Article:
The integration of AI and robotics into consumer products has revolutionized daily life by enabling the outsourcing of tasks, liberating valuable time. We aim to explore how technology’s unprecedented time-saving potential can influence subjective well-being.

While existing research has primarily focused on technology adoption within controlled and artificial settings, our project seeks to extend this work by examining the real-world usage of autonomous products over time, including its implications for well-being. By distributing up to 200 autonomous products to households and combining objective usage data with diary studies, we aim to offer a comprehensive view of the impact of time-saving technologies on people’s lives and well-being in their natural environment.

Background and Project Information

The advent of AI and robotics has significantly transformed the way individuals lead their lives. Technological advancements have enabled consumers to outsource entire chores and tasks, saving time in an unprecedented manner. Take robotic vacuum cleaners, which take over cleaning and allow us to spend the saved time elsewhere.

Recent research has begun to explore the impact of these emerging technologies on individuals’ lives, focusing on the conditions of their adoption and utilization. In doing so, the existing body of work has predominantly concentrated on short-term assessments within controlled and often artificial settings. In this research project, we seek to build upon and extend this prior work by conducting an in-depth investigation that spans actual usage over multiple weeks within a realistic field context.

Instead of focusing on adoption, we turn towards technology usage and its implications for the increasingly relevant topic of well-being. Despite the profound impact of technologies, we still know little about the interplay of technology usage and subjective well-being. Given that new technologies might save time on an unprecedented scale and a well-established link between time savings and well-being, we investigate whether, and if so, how, technology can exert a positive influence on human well-being.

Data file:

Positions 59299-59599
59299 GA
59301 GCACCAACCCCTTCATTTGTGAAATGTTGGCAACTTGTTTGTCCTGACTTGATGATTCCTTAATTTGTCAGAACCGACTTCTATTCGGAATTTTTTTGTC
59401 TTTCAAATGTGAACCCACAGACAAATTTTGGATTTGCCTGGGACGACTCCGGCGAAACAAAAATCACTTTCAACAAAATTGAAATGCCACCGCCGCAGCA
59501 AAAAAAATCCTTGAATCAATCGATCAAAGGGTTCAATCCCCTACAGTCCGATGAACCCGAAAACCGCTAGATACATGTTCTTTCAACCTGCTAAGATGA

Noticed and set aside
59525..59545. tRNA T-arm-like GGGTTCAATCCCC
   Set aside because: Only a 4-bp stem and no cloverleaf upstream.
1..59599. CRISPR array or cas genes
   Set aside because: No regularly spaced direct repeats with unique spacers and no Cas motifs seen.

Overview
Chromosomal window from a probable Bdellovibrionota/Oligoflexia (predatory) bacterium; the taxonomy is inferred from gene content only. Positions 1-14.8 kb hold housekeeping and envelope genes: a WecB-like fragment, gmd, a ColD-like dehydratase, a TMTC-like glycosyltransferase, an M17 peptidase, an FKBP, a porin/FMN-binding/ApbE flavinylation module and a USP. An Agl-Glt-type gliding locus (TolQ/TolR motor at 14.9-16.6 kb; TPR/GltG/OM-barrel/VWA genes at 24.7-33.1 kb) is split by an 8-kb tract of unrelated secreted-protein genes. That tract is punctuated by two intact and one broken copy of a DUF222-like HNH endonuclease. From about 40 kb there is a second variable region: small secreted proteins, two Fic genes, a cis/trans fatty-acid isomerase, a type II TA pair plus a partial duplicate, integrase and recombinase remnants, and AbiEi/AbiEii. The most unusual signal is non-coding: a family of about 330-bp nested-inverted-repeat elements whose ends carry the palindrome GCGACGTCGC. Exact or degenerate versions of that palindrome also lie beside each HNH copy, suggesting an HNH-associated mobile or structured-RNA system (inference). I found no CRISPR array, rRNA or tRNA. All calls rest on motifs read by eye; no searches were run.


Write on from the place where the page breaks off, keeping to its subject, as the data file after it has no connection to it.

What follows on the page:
Research Approach

To deliver a full picture of time-saving technologies’ implications for subjective well-being, we will use one of the most widespread autonomous products of this kind – robotic vacuum cleaner. We will distribute up to 200 of these devices to European households and track their usage over a period of multiple weeks. The objective usage data will be complemented by a so-called diary study, where we repeatedly ask our participants to report their well-being. Taken together, we will be able to offer a comprehensive view on people’s usage of time-saving technologies in their daily life and natural environment and illuminate their impact on well-being.

Funding and Timeline

This research is supported by the Swiss National Science Foundation Grant No. 207582 with 540,814 CHF. We will conduct the main study in 2024.

Research Team

This project is based at the Institute of Behavioral Science and Technology (IBT) at the University of St. Gallen and supported by a team of internal and external collaborators.

Internal collaborators

University of St.Gallen
Prof. Dr. Emanuel de Bellis
University of St.Gallen
University of St.Gallen
Jonas Görgen
University of St.Gallen

External collaborators

University of Lausanne
Prof. Dr. Tobias Schlager
University of Lausanne
Harvard University
Prof. Dr. Ashley Whillans
Harvard University